"It is important for us to be able to assess the real staffing needs of county government while considering the budget constraints we are faced with in the coming year," Commissioners President Thomas F. McKay (R-At Large) said.

Bill Addresses Tall Timbers Erosion

An amendment in the U.S. Senate's recently passed omnibus appropriations bill would make the U.S. Army Corps of Engineers responsible for annual repairs and maintenance along the Tall Timbers waterfront in St. Mary's County.

The provision, introduced by Maryland Sens. Paul S. Sarbanes (D) and Barbara A. Mikulski (D), responds to concerns in the Tall Timbers community about erosion along the Herring Creek inlet of the Potomac River. The Army Corps of Engineers constructed jetties in 1960 to maintain a navigable channel at the inlet, but the jetties blocked the natural drift of sand and resulted in significant erosion downstream.

A stone revetment constructed in 1985 on top of a county-built wooden bulkhead corrected the problem but a section of the bulkhead is failing, causing huge sinkholes on private property.

With this amendment, the engineers would be in charge of upkeep. The House of Representatives does not yet have a similar provision in its bill, but a spokesman for Sarbanes said the senator expects to see one added.

"By enabling the Army Corps of Engineers to do periodic maintenance work on the revetment now, we are providing an ounce of prevention now to prevent a pound of federal expenditures in the future," Sarbanes said in a statement.

New Chief Judge in Orphans' Court

Kevin Wedding has been named chief judge of the Charles County Orphans' Court, marking him the first new chief judge in 12 years. Wedding, who won his second term on the court in November and is among the youngest Orphans' Court judges in the state, will replace Judge Lillian Clark.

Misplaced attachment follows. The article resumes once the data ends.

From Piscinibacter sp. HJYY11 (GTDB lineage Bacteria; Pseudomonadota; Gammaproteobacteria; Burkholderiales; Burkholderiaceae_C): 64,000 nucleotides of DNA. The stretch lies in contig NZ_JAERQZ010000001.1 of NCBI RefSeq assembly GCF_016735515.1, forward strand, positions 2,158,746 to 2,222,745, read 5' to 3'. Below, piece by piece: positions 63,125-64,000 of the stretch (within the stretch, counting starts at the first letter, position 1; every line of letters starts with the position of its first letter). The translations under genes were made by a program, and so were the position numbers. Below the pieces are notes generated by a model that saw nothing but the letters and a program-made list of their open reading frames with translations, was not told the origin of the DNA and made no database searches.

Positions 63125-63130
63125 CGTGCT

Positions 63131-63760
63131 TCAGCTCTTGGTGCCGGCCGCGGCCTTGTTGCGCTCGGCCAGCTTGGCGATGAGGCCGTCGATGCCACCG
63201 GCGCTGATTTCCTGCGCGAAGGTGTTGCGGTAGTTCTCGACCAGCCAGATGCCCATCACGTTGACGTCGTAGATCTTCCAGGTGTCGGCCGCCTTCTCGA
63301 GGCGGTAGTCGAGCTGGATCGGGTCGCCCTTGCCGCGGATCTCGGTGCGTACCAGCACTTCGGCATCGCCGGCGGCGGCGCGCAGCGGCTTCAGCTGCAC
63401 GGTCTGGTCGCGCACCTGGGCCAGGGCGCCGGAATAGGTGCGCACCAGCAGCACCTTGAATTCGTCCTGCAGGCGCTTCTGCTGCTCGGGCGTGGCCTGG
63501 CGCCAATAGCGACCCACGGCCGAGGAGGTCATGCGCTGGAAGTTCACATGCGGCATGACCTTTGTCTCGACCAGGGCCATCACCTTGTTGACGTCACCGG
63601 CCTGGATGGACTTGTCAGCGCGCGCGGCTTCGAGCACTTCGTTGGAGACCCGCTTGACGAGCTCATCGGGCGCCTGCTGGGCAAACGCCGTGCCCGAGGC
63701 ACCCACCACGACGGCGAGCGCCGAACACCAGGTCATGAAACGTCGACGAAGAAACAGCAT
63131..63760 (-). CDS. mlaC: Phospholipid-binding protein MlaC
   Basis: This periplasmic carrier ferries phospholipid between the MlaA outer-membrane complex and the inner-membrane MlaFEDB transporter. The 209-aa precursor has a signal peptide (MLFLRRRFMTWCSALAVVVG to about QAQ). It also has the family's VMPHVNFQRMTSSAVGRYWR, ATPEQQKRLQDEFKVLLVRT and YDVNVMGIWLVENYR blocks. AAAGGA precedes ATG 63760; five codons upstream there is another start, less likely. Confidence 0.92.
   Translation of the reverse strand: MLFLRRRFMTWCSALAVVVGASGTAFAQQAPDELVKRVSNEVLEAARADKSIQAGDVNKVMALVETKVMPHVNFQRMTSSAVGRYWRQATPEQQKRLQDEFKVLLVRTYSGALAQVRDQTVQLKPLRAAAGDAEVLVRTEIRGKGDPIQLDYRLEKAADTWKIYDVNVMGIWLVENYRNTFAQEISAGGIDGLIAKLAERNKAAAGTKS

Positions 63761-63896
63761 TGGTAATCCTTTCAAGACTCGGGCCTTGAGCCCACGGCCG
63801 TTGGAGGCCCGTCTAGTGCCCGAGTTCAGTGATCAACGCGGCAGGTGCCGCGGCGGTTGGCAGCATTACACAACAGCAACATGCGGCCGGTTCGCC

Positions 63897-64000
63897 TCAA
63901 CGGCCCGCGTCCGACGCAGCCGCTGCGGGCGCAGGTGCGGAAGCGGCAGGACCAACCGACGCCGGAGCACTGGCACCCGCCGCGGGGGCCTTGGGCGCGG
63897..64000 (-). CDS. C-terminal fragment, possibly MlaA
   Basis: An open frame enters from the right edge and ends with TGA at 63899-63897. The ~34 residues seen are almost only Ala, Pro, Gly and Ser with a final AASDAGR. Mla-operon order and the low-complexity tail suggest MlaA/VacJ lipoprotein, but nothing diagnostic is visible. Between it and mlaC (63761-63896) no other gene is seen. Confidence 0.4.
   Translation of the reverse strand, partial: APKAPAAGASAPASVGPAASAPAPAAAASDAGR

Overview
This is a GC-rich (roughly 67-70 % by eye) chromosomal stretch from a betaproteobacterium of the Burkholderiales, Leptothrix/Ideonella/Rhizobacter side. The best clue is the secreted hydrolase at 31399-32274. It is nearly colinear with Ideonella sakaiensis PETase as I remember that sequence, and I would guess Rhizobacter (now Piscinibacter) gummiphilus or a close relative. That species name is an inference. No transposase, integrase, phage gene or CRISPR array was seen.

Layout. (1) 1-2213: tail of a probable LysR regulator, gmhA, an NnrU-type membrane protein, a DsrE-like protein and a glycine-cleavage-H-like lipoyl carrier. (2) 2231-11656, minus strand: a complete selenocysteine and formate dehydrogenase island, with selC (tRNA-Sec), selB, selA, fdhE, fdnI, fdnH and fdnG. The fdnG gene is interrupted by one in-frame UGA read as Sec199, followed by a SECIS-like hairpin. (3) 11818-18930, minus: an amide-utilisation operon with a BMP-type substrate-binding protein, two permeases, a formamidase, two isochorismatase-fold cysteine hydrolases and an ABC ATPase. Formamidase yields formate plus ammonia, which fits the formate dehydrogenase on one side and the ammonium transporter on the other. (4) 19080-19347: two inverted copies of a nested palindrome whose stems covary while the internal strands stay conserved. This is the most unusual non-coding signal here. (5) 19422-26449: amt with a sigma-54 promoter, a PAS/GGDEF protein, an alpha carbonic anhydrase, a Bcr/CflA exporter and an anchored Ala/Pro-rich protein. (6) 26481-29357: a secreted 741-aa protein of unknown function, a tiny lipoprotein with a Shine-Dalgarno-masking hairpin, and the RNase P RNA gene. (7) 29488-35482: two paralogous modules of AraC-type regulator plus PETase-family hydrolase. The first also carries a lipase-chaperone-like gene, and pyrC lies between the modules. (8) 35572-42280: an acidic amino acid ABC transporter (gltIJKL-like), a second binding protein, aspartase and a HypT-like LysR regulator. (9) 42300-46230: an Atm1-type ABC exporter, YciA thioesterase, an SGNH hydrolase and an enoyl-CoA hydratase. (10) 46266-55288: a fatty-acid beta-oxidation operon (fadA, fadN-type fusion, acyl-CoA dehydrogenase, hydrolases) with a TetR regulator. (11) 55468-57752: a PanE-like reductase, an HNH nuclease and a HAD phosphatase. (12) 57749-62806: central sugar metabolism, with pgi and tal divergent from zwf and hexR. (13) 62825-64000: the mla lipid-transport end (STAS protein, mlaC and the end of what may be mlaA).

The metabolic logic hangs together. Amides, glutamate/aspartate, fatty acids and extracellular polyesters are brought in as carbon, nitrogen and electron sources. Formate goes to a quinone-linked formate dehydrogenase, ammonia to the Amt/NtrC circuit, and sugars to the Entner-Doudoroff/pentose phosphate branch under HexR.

Former governor Parris N. Glendening (D) made the appointment before leaving office, Wedding said last week. Chief judge duties include guiding and directing court hearings, issuing subpoenas and signing delinquent notices for estates.

"It's an honor to accept this appointment," Wedding said in a statement. "I will seek to bring to the chief judge's work the same qualities I brought to the Orphans' Court -- a high level of energy, the experience and judgment I developed running a family business, and compassion for families and individuals that appear before the court."

Power Dredging Allowed for Oysters

An emergency regulation allowing watermen to use power dredgers to harvest oysters in some Chesapeake Bay tributaries -- including the St. Mary's River -- went into effect last week as state environmental officials tried to improve what could be the worst harvest on record.

Permitting dredging may allow Maryland watermen to bring in as many as 10,000 more bushels of oysters this season, which currently is estimated to finish at a historically low total of 40,000 to 50,000 bushels, said Eric Schwaab, director of the Department of Natural Resources Fisheries Service.